It can feel like an annual dilemma. A real Christmas tree seems a more natural choice, but up to 8 million of them are bought every December in the UK alone. That's a lot of intensive production, and potentially a lot of waste.
It's true that fake plastic trees last for years – and nowadays they can look very realistic. But they do take enormous amounts of energy to manufacture. And it's yet more synthetic waste to be disposed of in the future.
So let's look at the options in more detail.
1. Artificial trees
If you've got a fake tree already, keep using it – make it last as long as possible. But look into more environmentally-sound options when it eventually comes to replacing it.
2. Real trees
If you want to be reassured that your tree has been grown sustainably, not in a way that's environmentally damaging, look for the FSC-certification logo. If you want a tree that's certified as organic and pesticide-free, get one that's approved by the Soil Association.
3. Grow your own
Buying a potted tree with roots lets you grow it outside and use it again next year, reducing its environmental impact and costing you less. But they do need some looking after, and you'll need a big pot. Read these expert tips on caring for Christmas trees in pots.
Alternatively, if you're feeling a bit radical or non-traditional, get a large perennial indoor plant – like a yucca, palm, fig etc – and just decorate it at Christmas time.
4. Recycling real trees
Far more Christmas trees get recycled now than even 10 years ago. Most councils have allocated locations where people can leave their tree after Christmas (take the decorations off first). Or you can usually take them to your nearest municipal tip/recycling centre.
The trees are shredded, then used as mulch on plants in parks, or on woodland paths (for a lovely instant pine-forest smell). Or else rotted down and recycled as compost.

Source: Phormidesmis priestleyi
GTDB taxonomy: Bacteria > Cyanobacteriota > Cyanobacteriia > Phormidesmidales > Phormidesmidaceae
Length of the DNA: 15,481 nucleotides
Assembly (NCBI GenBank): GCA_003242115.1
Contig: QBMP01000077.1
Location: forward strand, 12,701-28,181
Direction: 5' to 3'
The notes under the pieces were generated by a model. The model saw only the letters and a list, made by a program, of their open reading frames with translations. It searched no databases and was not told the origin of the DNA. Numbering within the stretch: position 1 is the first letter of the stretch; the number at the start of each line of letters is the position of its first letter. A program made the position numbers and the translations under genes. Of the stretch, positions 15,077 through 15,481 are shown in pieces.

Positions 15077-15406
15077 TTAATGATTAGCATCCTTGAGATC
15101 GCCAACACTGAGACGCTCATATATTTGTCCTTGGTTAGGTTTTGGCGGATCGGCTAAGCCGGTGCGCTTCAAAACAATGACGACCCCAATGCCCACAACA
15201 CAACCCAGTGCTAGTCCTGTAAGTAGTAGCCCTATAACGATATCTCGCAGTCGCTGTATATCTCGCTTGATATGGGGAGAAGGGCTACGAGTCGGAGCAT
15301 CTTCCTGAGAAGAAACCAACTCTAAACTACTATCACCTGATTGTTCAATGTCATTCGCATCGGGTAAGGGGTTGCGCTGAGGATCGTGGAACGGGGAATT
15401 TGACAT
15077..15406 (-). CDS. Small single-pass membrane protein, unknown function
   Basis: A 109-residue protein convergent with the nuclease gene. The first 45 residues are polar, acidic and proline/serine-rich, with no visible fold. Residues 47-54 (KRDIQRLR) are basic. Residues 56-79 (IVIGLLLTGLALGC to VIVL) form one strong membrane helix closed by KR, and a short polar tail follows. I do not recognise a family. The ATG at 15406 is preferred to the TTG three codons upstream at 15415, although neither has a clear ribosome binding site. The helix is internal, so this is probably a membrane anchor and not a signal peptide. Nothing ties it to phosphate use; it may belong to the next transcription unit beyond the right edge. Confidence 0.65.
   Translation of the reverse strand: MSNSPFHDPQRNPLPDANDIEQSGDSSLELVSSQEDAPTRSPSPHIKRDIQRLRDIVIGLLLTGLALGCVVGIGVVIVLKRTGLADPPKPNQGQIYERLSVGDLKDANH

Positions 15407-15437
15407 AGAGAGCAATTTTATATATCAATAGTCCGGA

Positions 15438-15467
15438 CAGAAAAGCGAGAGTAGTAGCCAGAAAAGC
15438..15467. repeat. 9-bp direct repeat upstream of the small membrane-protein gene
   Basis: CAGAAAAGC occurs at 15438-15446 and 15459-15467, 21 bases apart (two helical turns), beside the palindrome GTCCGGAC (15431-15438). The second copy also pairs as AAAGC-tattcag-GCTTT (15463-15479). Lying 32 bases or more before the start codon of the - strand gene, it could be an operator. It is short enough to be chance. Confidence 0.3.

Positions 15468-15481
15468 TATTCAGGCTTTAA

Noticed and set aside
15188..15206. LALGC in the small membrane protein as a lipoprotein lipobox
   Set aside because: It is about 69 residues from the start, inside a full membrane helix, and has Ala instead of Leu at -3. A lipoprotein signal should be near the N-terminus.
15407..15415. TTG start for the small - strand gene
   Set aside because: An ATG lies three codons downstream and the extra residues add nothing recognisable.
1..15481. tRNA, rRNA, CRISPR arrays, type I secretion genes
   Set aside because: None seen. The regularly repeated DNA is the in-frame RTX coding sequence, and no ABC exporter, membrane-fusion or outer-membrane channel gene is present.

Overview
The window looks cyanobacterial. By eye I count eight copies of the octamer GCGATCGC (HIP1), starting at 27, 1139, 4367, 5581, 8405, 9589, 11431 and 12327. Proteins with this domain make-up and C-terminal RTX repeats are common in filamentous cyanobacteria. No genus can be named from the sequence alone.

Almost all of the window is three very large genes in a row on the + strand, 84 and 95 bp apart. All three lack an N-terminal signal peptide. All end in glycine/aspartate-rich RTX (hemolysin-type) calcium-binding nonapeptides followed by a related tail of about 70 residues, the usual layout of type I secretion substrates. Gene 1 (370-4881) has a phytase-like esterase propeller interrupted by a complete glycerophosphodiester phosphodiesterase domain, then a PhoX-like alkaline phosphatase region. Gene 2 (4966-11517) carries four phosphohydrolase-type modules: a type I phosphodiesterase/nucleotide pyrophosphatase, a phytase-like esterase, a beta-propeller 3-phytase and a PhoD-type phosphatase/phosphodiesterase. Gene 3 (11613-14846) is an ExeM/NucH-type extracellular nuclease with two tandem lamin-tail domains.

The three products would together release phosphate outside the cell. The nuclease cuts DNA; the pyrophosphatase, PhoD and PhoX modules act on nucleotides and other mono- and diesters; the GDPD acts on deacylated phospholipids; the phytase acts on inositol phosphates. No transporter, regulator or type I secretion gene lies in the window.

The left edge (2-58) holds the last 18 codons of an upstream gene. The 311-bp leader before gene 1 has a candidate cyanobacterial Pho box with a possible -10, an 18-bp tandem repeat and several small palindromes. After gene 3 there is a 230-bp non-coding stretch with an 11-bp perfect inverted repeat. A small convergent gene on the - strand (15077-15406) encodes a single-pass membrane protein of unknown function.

5. Tree rental
More and more places, such as garden centres and plant nurseries, now offer a Christmas-tree hire service over the festive season. Sounds like a good solution. They'll often even deliver and collect the tree to save you the hassle. And the tree can carry on growing after it's returned.
But the same caveats apply as buying your own tree: make sure it's grown sustainably by looking for either the FSC or Soil Association logo.
Get creative. Home-made crafts or foods are lovely alternatives to the usual shop-bought stuff. Or, if you're really trying to cut back on the consumerism, why not offer to do something nice for someone instead?
6. Eco-friendly gifts
If you're buying presents for planet-loving friends and family, browse the Friends of the Earth eco-clothing range, all made in a factory powered by renewables. So you can do all your festive shopping and support Friends of the Earth at the same time.
7. Christmas Bee Saver Kit
Donate today for your Christmas Bee Saver Kit. The festive gift includes wrapping paper and cards – and everything you need to become a bee saver.
It’s the ideal gift for friends, family, or yourself. Plus, it helps bees at the same time.
8. Wool and the Gang
This Christmas embrace the maker movement. Knit, help the planet and feel good. Our friends at Wool and the Gang have created 'Heal the Wool' – a luxurious yarn made completely from recycled wool that would otherwise end up in landfill. For every kit you buy, 30% is donated to Friends of the Earth. It's the perfect gift for you and your loved ones to create beautiful, low impact fashion. Get your Heal the Wool now and find out about our partnership.
For yoga fans. How about a revolutionary 100% biodegradable yoga mat from the eco-friendly folks at Liforme? Mats are made from naturally-sourced sustainable rubber and a specially-engineered non-toxic polyurethane. Designed by Yogis for Yogis.
10. Free gifts
Why spend money if you don’t have to? Pledge to do something nice instead. Free Christmas Gift Cheques are a lovely way of making your time the thing that counts.
Why not try cutting down (or out) the meat this Christmas – at least for some days of the festive break? According to the Soil Association, "food is the single most important, everyday way for people to reduce their own environmental impact". Here are some alternative festive food tips to help you shop and cook for an Earth-friendly feast.
11. Vegetarian and vegan recipes
As Benjamin Zephaniah might say, why not be nicer to turkeys at Christmas? And it's good for you too. Nowadays veggie doesn’t have to mean predictable omelettes, cheese salads or risottos. Or even necessarily the standard nut roast for vegans at Christmas.